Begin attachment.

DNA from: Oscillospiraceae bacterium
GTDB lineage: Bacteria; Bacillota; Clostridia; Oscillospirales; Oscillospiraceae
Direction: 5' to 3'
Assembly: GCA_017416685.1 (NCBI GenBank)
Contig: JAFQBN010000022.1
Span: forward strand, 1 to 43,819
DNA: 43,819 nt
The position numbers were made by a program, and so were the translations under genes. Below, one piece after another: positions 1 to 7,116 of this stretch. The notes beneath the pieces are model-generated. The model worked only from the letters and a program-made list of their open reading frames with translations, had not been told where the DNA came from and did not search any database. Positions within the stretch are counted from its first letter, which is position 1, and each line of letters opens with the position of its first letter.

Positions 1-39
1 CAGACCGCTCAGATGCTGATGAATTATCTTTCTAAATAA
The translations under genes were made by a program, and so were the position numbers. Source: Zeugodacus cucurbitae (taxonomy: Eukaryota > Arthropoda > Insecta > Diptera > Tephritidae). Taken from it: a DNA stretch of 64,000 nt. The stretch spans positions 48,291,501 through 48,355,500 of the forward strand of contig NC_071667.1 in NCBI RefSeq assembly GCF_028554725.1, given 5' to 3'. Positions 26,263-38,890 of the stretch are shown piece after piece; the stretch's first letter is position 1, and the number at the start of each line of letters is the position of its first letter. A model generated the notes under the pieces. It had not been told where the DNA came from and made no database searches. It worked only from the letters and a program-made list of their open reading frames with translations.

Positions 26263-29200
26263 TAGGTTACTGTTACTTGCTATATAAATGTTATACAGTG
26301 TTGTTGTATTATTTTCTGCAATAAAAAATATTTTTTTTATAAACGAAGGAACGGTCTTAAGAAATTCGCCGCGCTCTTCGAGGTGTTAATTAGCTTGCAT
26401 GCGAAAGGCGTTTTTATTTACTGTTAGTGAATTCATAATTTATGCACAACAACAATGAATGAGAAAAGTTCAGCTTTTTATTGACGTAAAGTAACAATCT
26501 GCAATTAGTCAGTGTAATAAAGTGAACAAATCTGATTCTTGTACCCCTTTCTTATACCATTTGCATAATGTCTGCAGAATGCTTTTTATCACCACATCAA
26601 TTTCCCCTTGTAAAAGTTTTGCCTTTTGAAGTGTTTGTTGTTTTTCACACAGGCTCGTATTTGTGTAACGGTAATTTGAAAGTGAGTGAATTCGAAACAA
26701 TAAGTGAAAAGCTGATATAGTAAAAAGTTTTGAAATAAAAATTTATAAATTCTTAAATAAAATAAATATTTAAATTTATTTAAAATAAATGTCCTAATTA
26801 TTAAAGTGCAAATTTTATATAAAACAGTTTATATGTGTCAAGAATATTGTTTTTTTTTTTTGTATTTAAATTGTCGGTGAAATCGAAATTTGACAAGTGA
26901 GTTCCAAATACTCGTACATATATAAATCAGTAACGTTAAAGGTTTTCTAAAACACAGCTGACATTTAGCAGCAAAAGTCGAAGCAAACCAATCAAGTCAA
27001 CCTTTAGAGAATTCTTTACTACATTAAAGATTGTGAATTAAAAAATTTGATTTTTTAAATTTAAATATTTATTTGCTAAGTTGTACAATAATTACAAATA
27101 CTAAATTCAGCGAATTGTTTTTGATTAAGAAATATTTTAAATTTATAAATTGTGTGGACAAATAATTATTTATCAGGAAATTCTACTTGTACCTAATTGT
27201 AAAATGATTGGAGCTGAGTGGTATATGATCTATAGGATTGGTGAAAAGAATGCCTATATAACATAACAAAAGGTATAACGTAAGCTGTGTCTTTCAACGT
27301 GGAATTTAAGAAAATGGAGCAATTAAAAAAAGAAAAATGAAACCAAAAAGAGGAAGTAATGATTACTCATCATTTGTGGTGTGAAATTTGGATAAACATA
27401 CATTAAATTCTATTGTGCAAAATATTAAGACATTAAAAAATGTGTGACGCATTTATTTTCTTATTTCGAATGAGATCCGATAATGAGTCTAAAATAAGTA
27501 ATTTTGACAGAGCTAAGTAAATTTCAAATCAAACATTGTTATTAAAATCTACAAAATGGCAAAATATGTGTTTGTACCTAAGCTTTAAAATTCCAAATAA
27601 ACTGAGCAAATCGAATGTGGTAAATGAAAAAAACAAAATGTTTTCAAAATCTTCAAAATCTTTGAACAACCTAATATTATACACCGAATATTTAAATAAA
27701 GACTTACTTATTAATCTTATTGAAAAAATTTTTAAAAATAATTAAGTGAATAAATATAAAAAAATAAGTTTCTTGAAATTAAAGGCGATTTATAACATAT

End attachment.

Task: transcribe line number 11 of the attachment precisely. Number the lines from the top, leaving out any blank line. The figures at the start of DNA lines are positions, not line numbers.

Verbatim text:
The translations under genes were made by a program, and so were the position numbers. Source: Zeugodacus cucurbitae (taxonomy: Eukaryota > Arthropoda > Insecta > Diptera > Tephritidae). Taken from it: a DNA stretch of 64,000 nt. The stretch spans positions 48,291,501 through 48,355,500 of the forward strand of contig NC_071667.1 in NCBI RefSeq assembly GCF_028554725.1, given 5' to 3'. Positions 26,263-38,890 of the stretch are shown piece after piece; the stretch's first letter is position 1, and the number at the start of each line of letters is the position of its first letter. A model generated the notes under the pieces. It had not been told where the DNA came from and made no database searches. It worked only from the letters and a program-made list of their open reading frames with translations.